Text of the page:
Northrop has announced that it is pulling out of the competition to build the Navy’s MQ-25 unmanned tanker. As you recall, there were four competitors: Northrop Grumman, General Atomics, Boeing, and Lockheed Martin. Northrop’s explanation is cryptic, to say the least. Here’s the statement from Northrop CEO Wes Bush.
“When we’re looking at one of these opportunities, let me be clear, our objective is not just to win. …we really look hard at executability under the terms of [requests for proposals] that come out to make sure that we can execute.” (1)
So, something in the Request For Proposals (RFP) made Northrop believe that they couldn’t meet the requirements. This is all the more odd given that the RFP was structured to have very few actual requirements. In fact, the only requirement that has been revealed is the informal statement by Navy personnel that the tanker would deliver around 15,000 lbs of fuel at 500 miles.
Northrop was assumed to propose their X-47 as the basis for their tanker. In fact, given that the X-47 was used in actual carrier landing and takeoff tests, Northrop was assumed to have a huge advantage in the competition. That they would feel that advantage was insufficient makes their decision even harder to understand. If Northrop’s actual carrier UAV operational experience isn’t adequate to meet the RFP, what does that say about the other competitor’s offerings and capabilities?
Another possibility is that the X-47 is simply incapable of meeting the fuel capacity and distance requirements. The flying wing type of UAV may be simply unsuited for the task. Perhaps the stealthy body size and shape does not allow sufficient fuel carriage?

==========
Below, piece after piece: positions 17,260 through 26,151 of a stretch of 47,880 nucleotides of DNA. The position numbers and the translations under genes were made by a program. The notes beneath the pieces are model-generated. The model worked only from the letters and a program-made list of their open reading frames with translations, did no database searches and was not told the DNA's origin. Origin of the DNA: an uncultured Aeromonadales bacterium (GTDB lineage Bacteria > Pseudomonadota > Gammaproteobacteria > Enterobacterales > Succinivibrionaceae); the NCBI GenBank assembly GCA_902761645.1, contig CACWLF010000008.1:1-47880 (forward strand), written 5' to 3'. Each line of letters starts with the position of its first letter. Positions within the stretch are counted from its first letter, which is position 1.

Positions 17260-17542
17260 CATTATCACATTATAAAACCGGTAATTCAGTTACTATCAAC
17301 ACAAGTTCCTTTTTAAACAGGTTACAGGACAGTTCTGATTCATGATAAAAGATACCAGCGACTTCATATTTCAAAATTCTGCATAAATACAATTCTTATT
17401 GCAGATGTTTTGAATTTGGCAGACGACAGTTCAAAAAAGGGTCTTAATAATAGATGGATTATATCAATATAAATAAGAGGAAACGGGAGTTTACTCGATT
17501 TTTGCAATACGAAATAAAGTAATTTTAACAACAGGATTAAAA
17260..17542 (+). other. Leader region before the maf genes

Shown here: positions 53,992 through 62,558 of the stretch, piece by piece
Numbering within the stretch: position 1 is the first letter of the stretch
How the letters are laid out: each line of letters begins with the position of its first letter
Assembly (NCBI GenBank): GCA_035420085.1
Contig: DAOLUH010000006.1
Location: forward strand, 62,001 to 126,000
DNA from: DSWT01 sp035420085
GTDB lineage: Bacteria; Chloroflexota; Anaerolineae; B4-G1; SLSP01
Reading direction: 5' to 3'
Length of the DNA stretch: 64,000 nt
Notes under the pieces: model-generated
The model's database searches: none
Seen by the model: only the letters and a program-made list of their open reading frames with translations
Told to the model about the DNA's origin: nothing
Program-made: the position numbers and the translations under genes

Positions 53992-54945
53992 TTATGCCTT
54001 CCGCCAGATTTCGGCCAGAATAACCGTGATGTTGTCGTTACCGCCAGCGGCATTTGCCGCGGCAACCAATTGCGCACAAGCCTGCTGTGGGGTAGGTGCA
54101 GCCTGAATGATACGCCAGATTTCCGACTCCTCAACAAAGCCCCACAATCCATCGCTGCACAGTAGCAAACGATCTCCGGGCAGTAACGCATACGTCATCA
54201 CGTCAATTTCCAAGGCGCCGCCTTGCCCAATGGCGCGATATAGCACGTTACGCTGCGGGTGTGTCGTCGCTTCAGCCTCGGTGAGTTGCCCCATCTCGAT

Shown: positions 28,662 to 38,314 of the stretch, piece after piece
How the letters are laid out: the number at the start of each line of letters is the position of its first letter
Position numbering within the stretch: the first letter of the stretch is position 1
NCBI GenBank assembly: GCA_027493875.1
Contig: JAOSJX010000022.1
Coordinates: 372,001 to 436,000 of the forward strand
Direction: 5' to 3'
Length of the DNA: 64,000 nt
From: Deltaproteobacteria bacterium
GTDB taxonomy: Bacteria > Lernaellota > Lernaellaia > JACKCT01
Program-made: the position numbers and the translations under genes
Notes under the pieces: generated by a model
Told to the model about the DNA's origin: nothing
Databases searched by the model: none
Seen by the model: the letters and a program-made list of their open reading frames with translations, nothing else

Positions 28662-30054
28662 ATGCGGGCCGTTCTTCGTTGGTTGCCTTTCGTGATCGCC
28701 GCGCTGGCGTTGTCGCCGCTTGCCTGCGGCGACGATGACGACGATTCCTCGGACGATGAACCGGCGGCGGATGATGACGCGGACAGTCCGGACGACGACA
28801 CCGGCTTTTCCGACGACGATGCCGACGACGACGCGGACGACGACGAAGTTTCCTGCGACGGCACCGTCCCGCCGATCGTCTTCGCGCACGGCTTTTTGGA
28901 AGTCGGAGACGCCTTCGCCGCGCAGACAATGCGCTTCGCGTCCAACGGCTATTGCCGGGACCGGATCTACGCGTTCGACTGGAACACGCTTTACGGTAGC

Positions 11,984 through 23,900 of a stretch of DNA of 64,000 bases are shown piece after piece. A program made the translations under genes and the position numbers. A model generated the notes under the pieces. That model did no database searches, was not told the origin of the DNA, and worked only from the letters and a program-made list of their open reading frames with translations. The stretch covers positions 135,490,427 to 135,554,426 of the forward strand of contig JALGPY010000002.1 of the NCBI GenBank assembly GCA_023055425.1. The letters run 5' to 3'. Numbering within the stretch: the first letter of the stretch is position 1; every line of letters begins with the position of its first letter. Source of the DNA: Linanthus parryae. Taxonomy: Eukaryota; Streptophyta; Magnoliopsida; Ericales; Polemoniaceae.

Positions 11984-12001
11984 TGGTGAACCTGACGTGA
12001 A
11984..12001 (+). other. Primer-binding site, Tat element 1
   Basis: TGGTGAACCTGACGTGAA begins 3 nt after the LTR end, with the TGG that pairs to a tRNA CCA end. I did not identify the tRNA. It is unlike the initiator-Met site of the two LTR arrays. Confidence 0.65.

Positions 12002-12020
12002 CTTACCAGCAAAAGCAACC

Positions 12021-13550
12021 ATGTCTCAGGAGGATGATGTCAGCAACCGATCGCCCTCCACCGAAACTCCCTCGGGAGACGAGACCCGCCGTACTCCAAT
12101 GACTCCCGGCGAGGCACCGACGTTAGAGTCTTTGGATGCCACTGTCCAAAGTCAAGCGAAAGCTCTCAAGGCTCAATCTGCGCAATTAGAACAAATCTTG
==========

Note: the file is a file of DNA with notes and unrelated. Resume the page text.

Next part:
It is also possible that Northrop felt that a stealthy flying wing would be inherently more expensive than a more conventional wing-fuselage-tail design and unable to compete on a cost basis. If so, it’s worth noting that the General Atomics design, the only other design we’ve seen, is a conventional design and may hold a cost advantage.
Recall, also, that we’ve discussed the vulnerability of non-stealthy support aircraft so stealth may be an attractive feature in an aircraft that is expected to operate hundreds of miles from the carrier and within range of enemy aircraft and long range missiles. The Chinese are developing a very long range air-to-air missile for the explicit purpose of attacking high value support aircraft like the E-2 Hawkeye, AWACS, P-8, tankers, etc.
The other interesting aspect of this is that this is the second occurrence of major defense firms pulling out of contract competition. You’ll recall that the Navy’s competition for the over the horizon (OTH) anti-ship missile saw all but one of the competitors pull out after the RFP was released. We discussed this at the time (see, “LRASM Drops Out Of OTH Competition”) and noted that it was a development with several negative consequences, not the least of which was that the lack of competition was an invitation to price gouging by the only remaining competitor. At the time, I speculated that the Navy had pre-selected the company that they wanted to win the OTH competition and had written the RFP so as to ensure that only that company could meet the requirements. Could this be a similar case? Has the Navy already pre-selected a winner? If more companies pull out of the tanker competition then this may be what’s happening.
|X-47 - Out!|
I would hate to think that pre-selecting competition winners, if that’s what’s happening, is the latest Navy trend given all the negatives associated with such a practice. Had the OTH competition fiasco not just occurred, I wouldn’t give Northrop’s actions, in this case, much thought but now this looks suspiciously like a trend towards pre-selecting winners.
Of course, it’s also quite possible that this is just a business/investment/financial decision by Northrop, pure and simple, in which case there’s nothing to be seen here and we can all move on.
We’ll keep a close eye on this competition and see what develops.
(1)USNI News website, “Northrop Grumman Drops Out of MQ-25A Stingray Competition”, Sam LaGrone,